Mercedes downplaying its importance

As expected, Mercedes are downplaying how important the system might be for them. Much like the innovative DAS (Dual-Axis Steering) system that they introduced at the start of 2020, Mercedes say that this system is not a 'silver bullet' that explains their straight-line speed. Team boss Toto Wolff explained on Friday that their car has been tweaked and developed throughout the season , rather than a newly-introduced system explaining their sudden uptick in speed. "We recognise absolutely that this is a sport where competitors will always try to find out whether there is some kind of silver bullet," he told select members of the media, including RacingNews365.com , on Friday afternoon in the US. "My experience is there is no such thing. It's always small gains, marginal gains, that have been added and then bring performance. And we're trying to really comprehend our car better and add performance and lap time without listening too much to the noise."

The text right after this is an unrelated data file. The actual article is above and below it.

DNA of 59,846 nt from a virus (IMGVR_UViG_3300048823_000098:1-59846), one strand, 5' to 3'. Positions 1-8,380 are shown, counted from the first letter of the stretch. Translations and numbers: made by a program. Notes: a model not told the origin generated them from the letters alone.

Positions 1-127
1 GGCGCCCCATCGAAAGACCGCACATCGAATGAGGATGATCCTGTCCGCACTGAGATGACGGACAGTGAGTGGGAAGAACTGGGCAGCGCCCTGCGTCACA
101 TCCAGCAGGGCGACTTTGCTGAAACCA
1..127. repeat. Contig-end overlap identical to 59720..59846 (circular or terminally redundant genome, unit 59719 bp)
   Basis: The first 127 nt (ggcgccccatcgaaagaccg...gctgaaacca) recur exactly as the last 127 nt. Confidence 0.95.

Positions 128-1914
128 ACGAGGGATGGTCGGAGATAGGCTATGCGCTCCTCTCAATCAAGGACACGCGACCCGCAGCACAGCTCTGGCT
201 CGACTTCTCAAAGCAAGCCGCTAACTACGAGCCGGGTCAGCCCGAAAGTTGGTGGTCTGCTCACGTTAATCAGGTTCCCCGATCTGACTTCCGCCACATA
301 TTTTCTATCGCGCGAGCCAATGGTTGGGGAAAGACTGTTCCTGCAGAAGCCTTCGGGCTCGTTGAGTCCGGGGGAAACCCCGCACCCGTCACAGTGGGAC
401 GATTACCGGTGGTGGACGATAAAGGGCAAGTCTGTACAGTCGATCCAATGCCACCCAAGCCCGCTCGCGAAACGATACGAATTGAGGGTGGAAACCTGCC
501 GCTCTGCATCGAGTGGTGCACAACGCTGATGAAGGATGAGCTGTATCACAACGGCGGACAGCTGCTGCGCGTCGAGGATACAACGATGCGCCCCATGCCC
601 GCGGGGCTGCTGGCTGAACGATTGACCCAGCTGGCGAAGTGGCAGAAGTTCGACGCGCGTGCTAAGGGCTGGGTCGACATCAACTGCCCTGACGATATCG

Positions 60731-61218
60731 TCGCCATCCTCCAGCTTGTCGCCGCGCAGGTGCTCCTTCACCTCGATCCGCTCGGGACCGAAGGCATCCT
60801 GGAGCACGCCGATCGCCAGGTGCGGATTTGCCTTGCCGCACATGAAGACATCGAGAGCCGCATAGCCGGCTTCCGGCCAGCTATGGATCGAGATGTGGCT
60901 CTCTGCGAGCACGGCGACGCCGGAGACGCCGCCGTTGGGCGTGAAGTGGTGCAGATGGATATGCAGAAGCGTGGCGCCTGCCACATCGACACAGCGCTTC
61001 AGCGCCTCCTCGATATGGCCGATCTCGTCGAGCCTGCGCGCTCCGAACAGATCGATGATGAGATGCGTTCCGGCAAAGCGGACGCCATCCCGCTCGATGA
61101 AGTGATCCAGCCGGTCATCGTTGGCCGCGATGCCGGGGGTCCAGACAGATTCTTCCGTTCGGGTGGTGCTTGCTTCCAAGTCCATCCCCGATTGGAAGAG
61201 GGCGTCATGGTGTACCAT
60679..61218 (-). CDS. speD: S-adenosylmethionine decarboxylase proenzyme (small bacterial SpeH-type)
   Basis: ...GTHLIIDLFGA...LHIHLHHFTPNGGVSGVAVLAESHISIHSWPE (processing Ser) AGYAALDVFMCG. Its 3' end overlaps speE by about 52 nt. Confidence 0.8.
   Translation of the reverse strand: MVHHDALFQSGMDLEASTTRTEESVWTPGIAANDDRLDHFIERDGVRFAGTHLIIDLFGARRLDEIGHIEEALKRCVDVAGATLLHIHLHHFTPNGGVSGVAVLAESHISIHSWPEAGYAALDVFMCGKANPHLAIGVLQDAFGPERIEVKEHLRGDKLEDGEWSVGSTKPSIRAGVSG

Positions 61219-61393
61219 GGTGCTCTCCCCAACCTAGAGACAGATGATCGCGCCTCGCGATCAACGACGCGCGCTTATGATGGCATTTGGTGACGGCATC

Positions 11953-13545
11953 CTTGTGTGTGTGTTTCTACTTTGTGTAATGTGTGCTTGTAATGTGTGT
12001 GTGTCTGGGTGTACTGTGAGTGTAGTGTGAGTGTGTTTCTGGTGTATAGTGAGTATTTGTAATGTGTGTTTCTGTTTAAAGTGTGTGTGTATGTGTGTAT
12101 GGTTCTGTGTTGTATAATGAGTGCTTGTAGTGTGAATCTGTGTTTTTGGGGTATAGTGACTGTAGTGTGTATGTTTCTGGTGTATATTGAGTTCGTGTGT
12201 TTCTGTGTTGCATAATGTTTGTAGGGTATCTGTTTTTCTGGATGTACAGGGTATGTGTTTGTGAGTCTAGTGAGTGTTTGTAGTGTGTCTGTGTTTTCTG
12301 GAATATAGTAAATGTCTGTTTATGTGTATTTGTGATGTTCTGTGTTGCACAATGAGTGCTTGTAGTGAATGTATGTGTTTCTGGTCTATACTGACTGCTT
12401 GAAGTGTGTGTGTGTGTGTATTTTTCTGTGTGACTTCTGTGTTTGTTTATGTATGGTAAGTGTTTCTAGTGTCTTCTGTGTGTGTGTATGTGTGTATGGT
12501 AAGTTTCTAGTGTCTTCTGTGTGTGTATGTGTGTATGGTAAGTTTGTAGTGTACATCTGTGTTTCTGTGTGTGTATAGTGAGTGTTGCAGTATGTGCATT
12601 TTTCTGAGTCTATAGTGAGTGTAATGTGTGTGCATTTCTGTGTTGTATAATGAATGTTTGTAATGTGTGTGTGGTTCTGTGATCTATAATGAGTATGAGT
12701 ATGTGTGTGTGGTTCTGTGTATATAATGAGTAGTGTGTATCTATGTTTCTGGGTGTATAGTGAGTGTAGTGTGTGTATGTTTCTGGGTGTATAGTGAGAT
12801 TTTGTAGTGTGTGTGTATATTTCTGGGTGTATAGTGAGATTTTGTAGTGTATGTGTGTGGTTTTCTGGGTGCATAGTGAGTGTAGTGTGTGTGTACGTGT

Can Red Bull react?

At this point, it doesn't look like Red Bull are seeking to quickly roll out a version of the system onto their own car. The RB16B, as a high-rake concept car, already enjoys some of the advantages of rear suspension compression under load, although doesn't appear to be set up to be exploited in quite as controlled a manner as the Mercedes. Given that the system has been spotted so late in the season, with the teams spending the remainder of the year outside of Europe, introducing a similar system wouldn't appear to be a simple matter for Red Bull. "We've got to focus on our strengths. It's not something that they've just introduced," Horner admitted on Friday evening. Less concerningly for Red Bull is the fact that this system isn't likely to work well at every venue, given the explanation above about corner entry speeds. Horner added: "I think it works well at some circuits, perhaps it's not as usable at others. We will see. "We've got some interesting venues coming up that have got all kinds of different challenges so it's going to stretch both teams to the limit. "Obviously 2022 is a big factor within all the teams at the moment, so it's making the best of what we have. If there's something that we can get on the car, obviously we will."